Food vs. fuel: Is there surplus land for bioenergy?
Braunschweig/ Leipzig. An interdisciplinary team of 11 scientists from seven European countries and the USA have discussed the concept to utilize so called surplus land for the production of feedstock for bioenergy. They identified environmental, economic and social constraints but also options for efficient use of surplus land for bioenergy. The study provides a scientific background in support of a reassessment of land available for bioenergy feedstock production. Their findings were published in the open access journal BioRisk.
Increasing demand for bioenergy feedstock is generating land-use conflicts which are currently discussed in the food vs. fuel controversy and the debate about indirect land-use change. Concepts for solving those conflicts suggest a spatial segregation of food/feed and bioenergy producing areas. It is suggested to continue producing food/feed on established agricultural land while growing dedicated energy crops on so called "surplus" land.
Confusion in the applicability of those concepts is however caused by ambiguity in the definition and characterization of surplus land as well as by uncertainties in assessments of land availability, both on the national and the global scale, and of the potential yields of bioenergy crops when grown on surplus land.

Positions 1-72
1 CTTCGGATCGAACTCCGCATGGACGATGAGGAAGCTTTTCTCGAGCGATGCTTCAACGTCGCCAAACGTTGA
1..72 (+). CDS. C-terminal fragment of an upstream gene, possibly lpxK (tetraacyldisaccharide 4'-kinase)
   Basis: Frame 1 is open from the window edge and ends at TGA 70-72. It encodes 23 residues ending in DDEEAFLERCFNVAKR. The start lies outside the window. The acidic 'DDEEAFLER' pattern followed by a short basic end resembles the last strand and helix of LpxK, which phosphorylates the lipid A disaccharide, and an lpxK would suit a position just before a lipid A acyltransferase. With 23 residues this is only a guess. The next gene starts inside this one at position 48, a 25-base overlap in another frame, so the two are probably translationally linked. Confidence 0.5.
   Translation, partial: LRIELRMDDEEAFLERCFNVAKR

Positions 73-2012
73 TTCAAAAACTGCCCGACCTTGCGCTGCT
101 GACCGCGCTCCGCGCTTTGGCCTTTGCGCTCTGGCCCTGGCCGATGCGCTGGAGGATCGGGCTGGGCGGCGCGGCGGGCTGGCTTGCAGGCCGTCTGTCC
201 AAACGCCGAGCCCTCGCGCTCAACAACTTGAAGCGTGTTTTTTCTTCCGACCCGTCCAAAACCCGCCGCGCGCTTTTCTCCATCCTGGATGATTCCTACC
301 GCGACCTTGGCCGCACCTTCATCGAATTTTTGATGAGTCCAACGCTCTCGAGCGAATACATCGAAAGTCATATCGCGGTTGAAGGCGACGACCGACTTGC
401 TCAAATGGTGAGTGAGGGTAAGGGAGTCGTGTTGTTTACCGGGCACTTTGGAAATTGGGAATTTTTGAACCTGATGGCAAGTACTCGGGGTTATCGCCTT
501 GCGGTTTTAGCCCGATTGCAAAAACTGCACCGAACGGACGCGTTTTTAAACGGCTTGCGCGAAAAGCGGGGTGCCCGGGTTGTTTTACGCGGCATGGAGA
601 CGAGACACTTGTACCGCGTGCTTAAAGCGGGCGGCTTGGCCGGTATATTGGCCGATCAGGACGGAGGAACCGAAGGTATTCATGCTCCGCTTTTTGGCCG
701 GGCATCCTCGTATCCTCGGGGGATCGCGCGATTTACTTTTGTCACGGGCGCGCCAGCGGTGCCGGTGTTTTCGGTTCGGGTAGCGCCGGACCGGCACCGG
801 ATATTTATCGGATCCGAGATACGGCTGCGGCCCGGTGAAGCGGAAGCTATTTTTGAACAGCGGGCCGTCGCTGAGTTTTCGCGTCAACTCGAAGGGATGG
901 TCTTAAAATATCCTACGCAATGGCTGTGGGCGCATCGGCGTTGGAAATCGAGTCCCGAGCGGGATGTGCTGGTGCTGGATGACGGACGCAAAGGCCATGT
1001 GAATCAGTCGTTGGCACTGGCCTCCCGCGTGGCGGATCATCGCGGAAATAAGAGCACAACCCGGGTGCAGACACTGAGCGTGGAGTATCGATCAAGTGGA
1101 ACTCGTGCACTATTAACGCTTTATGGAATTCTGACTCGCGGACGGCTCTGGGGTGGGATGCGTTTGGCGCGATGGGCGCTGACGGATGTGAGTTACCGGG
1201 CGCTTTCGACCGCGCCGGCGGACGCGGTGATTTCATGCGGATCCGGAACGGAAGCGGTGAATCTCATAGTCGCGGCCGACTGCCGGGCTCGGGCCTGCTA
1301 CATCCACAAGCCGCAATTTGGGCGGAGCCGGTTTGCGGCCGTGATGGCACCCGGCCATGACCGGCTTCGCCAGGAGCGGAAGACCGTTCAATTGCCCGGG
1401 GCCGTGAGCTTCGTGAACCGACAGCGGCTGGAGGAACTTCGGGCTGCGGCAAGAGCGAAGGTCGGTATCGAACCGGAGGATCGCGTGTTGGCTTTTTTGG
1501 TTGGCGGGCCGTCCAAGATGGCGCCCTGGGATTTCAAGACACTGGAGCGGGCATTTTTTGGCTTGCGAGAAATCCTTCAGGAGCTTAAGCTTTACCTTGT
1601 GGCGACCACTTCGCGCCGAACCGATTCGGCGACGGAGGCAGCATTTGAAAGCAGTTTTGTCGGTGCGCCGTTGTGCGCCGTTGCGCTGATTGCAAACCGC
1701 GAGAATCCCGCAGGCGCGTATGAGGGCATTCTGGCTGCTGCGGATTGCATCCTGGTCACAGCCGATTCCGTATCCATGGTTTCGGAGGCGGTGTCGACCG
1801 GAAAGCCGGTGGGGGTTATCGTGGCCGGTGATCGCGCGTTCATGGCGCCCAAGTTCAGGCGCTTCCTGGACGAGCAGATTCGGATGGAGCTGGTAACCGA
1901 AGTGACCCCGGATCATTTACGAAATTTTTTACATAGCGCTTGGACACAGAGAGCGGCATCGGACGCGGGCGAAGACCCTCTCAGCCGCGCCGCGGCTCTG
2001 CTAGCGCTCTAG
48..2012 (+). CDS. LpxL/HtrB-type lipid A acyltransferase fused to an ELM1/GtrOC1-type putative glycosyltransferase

'We still have limited understanding of how much land is truly surplus and suitable for energy crop production' said Dr Dauber, the lead author of the study, 'because constraints arising from environmental and socio-economic implications of bioenergy development in those areas are often not accounted for in assessments of land availability'.
The authors suggest a thorough reassessment of land availability for bioenergy production by clarifying the terminology of surplus land and taking both constraints and options for efficient and sustainable bioenergy-land use into account. Policy recommendations for resolving conflicting land-use demands are provided.
In Dr Daubers opinion, 'factoring in the constraints, combined with creativity in utilizing the options provided by the novel cropping systems, would lead to a more sustainable and efficient development of the bioenergy sector'.